Where Do We Stand Now?

Let me just hit you with a little bit of history.  Preceding the consolidation of Philadelphia in 1854, the area that stands as University City today was home to taverns and businesses predominantly for those involved within the stagecoach and cattle droving trades.  (Obviously, let’s not forget about the Lenape, who were the original inhabitants in the area, and whose land was cheated and stolen from them… but that’s a conversation for a different time.) After the Civil War, the area turned into one of the affluent streetcar suburbs of Philadelphia, and the University of Pennsylvania moved to the area from its original spot downtown in 1870.

Post-World War I, the wealthier residents of West Philadelphia moved further and further West, which in turned left cheaper housing up for grabs in the eastern parts of the neighborhood.  This cheap housing was very attractive to a large number of African Americans – who, need I remind you, included migrants from the South who faced housing discrimination everywhere else they looked in the city.  It was in this time that the area began to be referred to as Black Bottom.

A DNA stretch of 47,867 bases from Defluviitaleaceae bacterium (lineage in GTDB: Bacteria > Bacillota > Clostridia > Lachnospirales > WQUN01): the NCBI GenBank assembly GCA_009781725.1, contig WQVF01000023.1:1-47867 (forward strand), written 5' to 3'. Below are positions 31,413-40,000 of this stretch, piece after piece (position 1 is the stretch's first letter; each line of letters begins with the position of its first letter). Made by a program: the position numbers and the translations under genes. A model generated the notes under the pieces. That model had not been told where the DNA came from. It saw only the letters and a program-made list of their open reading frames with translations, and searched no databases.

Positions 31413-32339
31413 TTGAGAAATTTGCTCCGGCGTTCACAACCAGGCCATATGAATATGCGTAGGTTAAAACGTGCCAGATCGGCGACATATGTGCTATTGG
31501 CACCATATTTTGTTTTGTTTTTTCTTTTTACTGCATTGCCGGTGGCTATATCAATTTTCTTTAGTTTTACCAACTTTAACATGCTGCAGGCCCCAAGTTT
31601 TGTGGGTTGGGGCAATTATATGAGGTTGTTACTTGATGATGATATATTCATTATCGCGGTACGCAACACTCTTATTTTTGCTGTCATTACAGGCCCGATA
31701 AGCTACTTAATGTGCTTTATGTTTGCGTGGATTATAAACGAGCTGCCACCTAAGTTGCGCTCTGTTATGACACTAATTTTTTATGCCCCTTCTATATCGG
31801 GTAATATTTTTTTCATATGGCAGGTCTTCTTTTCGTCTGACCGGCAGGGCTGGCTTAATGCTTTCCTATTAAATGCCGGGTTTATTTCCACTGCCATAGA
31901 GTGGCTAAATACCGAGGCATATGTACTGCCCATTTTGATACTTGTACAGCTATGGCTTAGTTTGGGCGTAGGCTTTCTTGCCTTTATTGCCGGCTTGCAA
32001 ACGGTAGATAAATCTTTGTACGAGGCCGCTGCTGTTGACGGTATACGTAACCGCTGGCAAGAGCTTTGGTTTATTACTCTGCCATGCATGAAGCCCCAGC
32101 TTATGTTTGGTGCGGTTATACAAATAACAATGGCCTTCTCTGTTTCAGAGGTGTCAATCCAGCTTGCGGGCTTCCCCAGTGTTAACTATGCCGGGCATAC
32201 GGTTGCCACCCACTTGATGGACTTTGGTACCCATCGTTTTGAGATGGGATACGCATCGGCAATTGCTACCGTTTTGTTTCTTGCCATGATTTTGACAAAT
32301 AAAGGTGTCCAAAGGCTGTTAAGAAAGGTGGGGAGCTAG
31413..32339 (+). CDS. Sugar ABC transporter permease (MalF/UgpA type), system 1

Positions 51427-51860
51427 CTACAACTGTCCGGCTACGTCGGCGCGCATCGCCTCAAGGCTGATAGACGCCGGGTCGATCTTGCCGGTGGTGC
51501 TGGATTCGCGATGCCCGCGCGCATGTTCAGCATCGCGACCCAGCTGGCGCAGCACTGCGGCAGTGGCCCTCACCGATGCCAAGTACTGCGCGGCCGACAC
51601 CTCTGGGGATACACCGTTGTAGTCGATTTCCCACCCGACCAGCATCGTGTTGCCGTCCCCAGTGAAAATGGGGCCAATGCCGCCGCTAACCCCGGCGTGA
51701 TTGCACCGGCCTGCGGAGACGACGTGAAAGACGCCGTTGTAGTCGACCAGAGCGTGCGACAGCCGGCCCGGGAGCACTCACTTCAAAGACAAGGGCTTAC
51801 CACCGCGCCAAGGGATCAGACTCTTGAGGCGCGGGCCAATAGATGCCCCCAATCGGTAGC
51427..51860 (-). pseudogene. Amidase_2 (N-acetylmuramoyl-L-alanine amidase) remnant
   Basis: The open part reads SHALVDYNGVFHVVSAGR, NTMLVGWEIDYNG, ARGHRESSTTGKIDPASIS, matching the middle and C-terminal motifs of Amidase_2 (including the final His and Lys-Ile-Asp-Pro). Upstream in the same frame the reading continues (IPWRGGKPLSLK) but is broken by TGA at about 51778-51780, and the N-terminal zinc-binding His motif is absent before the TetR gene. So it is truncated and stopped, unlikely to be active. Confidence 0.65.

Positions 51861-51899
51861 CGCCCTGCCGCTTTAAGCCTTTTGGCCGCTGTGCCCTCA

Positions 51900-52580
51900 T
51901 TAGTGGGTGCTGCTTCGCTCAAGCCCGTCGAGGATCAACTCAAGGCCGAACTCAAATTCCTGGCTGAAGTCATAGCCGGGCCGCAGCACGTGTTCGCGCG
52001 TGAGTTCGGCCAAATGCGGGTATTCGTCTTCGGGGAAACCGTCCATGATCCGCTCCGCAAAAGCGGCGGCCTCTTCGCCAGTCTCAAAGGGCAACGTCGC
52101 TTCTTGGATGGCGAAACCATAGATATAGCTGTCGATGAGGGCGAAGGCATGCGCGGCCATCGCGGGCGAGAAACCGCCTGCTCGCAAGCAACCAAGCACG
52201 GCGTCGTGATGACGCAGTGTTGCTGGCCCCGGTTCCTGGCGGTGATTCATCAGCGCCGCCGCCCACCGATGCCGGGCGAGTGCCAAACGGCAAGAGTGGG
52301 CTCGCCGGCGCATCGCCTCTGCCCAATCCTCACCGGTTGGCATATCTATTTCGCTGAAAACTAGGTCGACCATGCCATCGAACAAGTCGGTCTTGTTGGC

In 1959, Penn, Drexel, University of the Sciences, and Presbyterian Hospital all sought to redevelop the neighborhood and eradicate blight without the community’s voice a part of this process.  They hoped to develop a “University City” to house faculty, staff, students, and other necessary amenities, by creating the West Philadelphia Corporation. 

But wait, this whole thing was actually really shady.  The corporation bought houses from absentee landlords, usually white, and kicked the people who lived in the community out of their homes.  They then would board up the houses or partially demolish them and declare the area “blighted”.  Through the use of Eminent Domain, the city would reacquire much of this blighted land and attempt to redevelop it.

I would love to comment further on this history, but the next time you’re enjoying a sushiritto from Hai Street, or even your 24th floor apartment in Rodin, remember that this all exists because of the displacement of 5,000 previous residents of the neighborhood.

On the last Sunday of August every year Black Bottom Day is celebrated in Fairmount Park by the old residents of the community.  Feel free to stop by in between NSO parties next year.

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